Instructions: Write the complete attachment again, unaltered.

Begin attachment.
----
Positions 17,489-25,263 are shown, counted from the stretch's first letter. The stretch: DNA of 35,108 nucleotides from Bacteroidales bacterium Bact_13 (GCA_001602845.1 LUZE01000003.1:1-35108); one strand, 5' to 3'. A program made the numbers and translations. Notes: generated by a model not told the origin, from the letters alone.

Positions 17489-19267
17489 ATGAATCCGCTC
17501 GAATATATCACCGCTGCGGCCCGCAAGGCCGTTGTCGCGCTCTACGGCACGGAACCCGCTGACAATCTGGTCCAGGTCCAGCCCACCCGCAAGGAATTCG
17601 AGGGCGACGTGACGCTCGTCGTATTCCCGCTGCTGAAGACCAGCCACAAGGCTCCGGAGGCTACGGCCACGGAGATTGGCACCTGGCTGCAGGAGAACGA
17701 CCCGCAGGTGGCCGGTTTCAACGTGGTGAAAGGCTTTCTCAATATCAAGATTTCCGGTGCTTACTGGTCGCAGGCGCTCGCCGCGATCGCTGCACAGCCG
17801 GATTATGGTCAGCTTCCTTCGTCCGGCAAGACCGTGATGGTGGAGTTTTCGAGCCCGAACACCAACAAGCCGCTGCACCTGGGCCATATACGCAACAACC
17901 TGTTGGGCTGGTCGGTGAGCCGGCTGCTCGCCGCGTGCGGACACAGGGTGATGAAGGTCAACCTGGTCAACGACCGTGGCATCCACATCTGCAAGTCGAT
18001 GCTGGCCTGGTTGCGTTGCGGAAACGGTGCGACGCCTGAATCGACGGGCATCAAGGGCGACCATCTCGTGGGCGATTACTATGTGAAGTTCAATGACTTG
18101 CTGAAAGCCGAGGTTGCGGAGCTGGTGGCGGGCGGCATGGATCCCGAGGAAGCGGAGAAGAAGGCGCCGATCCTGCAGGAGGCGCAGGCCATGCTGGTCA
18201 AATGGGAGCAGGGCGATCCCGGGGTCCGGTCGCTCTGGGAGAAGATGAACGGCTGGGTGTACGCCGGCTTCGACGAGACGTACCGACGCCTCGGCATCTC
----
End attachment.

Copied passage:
Positions 17,489-25,263 are shown, counted from the stretch's first letter. The stretch: DNA of 35,108 nucleotides from Bacteroidales bacterium Bact_13 (GCA_001602845.1 LUZE01000003.1:1-35108); one strand, 5' to 3'. A program made the numbers and translations. Notes: generated by a model not told the origin, from the letters alone.

Positions 17489-19267
17489 ATGAATCCGCTC
17501 GAATATATCACCGCTGCGGCCCGCAAGGCCGTTGTCGCGCTCTACGGCACGGAACCCGCTGACAATCTGGTCCAGGTCCAGCCCACCCGCAAGGAATTCG
17601 AGGGCGACGTGACGCTCGTCGTATTCCCGCTGCTGAAGACCAGCCACAAGGCTCCGGAGGCTACGGCCACGGAGATTGGCACCTGGCTGCAGGAGAACGA
17701 CCCGCAGGTGGCCGGTTTCAACGTGGTGAAAGGCTTTCTCAATATCAAGATTTCCGGTGCTTACTGGTCGCAGGCGCTCGCCGCGATCGCTGCACAGCCG
17801 GATTATGGTCAGCTTCCTTCGTCCGGCAAGACCGTGATGGTGGAGTTTTCGAGCCCGAACACCAACAAGCCGCTGCACCTGGGCCATATACGCAACAACC
17901 TGTTGGGCTGGTCGGTGAGCCGGCTGCTCGCCGCGTGCGGACACAGGGTGATGAAGGTCAACCTGGTCAACGACCGTGGCATCCACATCTGCAAGTCGAT
18001 GCTGGCCTGGTTGCGTTGCGGAAACGGTGCGACGCCTGAATCGACGGGCATCAAGGGCGACCATCTCGTGGGCGATTACTATGTGAAGTTCAATGACTTG
18101 CTGAAAGCCGAGGTTGCGGAGCTGGTGGCGGGCGGCATGGATCCCGAGGAAGCGGAGAAGAAGGCGCCGATCCTGCAGGAGGCGCAGGCCATGCTGGTCA
18201 AATGGGAGCAGGGCGATCCCGGGGTCCGGTCGCTCTGGGAGAAGATGAACGGCTGGGTGTACGCCGGCTTCGACGAGACGTACCGACGCCTCGGCATCTC